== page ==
Right, but the marginal profit is quite high. The fixed costs are what kill retailers. The whole point is that if your marginal profit is high, what you need to do is simply sell more goods and attract more customers. That is why I do not understand this kind of action from EG. They are not going to lose customers because PLAL sells a few pairs online. If anything, they will attract more customers to their dealers who have been happy with purchases from PLAL.
post #99 of 105
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Originally Posted by iammatt
The whole point is that if your marginal profit is high, what you need to do is simply sell more goods and attract more customers. That is why I do not understand this kind of action from EG. They are not going to lose customers because PLAL sells a few pairs online. If anything, they will attract more customers to their dealers who have been happy with purchases from PLAL.

This may or may not be true. One very important point that, interestingly, has not been mentioned in this thread, is that brands have different marketing strategies for different areas, and what may be perceived and marketed as a luxury brand in, say, North America, may not be so in, say, Europe, and vice versa.

One famous example is Levis, which is marketed as a high end brand throughout most of Europe. There was a rather notorious lawsuit against a rather famous retailer in the UK by Levis for importing made for the US market Levis into the UK market, and selling them for less. Levis USA has tried to position itself in the US as a high end brand, with mixed success. Similarly, brands like Converse and Pony, which are pretty ho-hum brands in the United States, command a much higher price, and prestige, in Europe. But once a brand name has been compromised, cachet is nearly impossibly to regain, even with Herculean efforts to do so. Calvin Klein had an acrimonious fight with Warnaco, which held the license to manufacture Calvin Klein underwear, and which distributed its product to discount stores like J.C. Penneys. Others on the board (namely, those working for CK) will have a much better knowledge of this than I do, but I believe that this lead to Calvin Klein being very difficult to sell. After that debacle, none of the luxury goods conglomerates wanted to touch it. It was tainted.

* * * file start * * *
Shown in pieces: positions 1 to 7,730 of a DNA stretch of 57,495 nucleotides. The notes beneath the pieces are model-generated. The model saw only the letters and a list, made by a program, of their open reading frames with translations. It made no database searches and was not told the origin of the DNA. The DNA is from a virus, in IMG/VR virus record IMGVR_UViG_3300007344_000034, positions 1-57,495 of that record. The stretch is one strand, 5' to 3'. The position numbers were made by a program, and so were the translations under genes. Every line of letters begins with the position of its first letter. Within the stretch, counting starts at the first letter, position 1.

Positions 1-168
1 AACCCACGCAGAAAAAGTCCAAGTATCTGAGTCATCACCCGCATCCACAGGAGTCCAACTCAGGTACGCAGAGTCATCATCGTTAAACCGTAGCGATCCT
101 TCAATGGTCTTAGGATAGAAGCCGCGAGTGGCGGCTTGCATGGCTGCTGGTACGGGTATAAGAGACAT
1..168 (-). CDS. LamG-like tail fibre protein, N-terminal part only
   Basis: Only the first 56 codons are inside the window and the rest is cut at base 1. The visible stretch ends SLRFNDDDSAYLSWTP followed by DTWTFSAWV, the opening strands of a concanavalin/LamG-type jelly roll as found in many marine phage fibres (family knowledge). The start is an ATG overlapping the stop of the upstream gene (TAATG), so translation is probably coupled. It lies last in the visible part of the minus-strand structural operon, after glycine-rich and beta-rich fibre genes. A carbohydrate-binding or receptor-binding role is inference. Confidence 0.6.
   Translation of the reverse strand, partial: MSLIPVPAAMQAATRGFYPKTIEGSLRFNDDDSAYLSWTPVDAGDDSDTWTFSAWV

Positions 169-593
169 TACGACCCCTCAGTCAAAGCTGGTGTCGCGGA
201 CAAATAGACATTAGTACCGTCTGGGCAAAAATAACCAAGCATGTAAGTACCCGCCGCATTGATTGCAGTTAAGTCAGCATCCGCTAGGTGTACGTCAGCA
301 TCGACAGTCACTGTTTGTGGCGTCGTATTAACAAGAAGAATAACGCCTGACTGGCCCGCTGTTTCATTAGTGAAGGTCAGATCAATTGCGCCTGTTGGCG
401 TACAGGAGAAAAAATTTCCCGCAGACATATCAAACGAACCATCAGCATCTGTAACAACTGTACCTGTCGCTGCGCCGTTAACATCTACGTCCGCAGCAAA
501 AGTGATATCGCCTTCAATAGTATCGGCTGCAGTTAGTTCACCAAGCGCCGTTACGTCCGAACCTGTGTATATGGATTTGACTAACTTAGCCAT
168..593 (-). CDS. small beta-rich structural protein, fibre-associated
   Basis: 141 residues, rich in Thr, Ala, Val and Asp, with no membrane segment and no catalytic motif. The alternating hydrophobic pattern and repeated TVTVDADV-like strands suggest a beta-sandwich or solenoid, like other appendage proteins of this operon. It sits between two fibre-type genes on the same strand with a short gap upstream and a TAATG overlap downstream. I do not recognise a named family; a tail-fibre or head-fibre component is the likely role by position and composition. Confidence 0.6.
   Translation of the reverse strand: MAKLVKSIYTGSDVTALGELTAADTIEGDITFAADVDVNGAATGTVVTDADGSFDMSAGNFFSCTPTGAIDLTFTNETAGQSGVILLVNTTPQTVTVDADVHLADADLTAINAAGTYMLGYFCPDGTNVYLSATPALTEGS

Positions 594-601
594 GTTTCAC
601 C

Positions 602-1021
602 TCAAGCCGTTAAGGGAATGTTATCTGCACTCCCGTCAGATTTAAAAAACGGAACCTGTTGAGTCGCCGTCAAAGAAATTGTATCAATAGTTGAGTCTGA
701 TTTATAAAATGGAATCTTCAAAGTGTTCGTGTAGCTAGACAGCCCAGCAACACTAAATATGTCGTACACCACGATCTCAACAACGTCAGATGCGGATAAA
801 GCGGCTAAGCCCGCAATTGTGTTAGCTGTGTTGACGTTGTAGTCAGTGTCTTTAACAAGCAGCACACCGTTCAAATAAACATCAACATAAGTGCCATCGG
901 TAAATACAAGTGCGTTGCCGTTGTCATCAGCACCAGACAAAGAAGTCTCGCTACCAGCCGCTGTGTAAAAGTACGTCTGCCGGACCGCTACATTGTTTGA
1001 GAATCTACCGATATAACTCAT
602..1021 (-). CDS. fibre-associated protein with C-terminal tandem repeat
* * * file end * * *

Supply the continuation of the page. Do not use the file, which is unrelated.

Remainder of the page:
I feel the need to reiterate that I have no dog in this particular fight, nor do I understand the contractual agreement between PLAL and EG. If I had to wager, though, my money would be that PLAL has little cause against EG, and knows it.
post #100 of 105
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Originally Posted by A Harris
I very much doubt that.

Sure. Write that you doubt it.
The fraudulent US markup on some european shoes is certainly greater than any 80 GBP.
post #101 of 105
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Originally Posted by Charley
Sure. Write that you doubt it.
The fraudulent US markup on some european shoes is certainly greater than any 80 GBP.

Hi Charley,

I am interested in why you use the term "fraudulent". The markup is certainly high, you might even use the term "exorbitant" for the sake of hyperbole, but "fraudulent" suggests dishonesty, that the product is being misrepresented. High markups for imported good are not uncommon on either side of the Atlantic. I would go so far as to say that they are typical. Besides the "cachet" associated with imported products, there are shipping costs, tariffs, etc... to account for. I can tell you for a certainty that shipping things to the UK, for example, immediately raises wholesale by about 25-30% off the bat, if you do everything above board.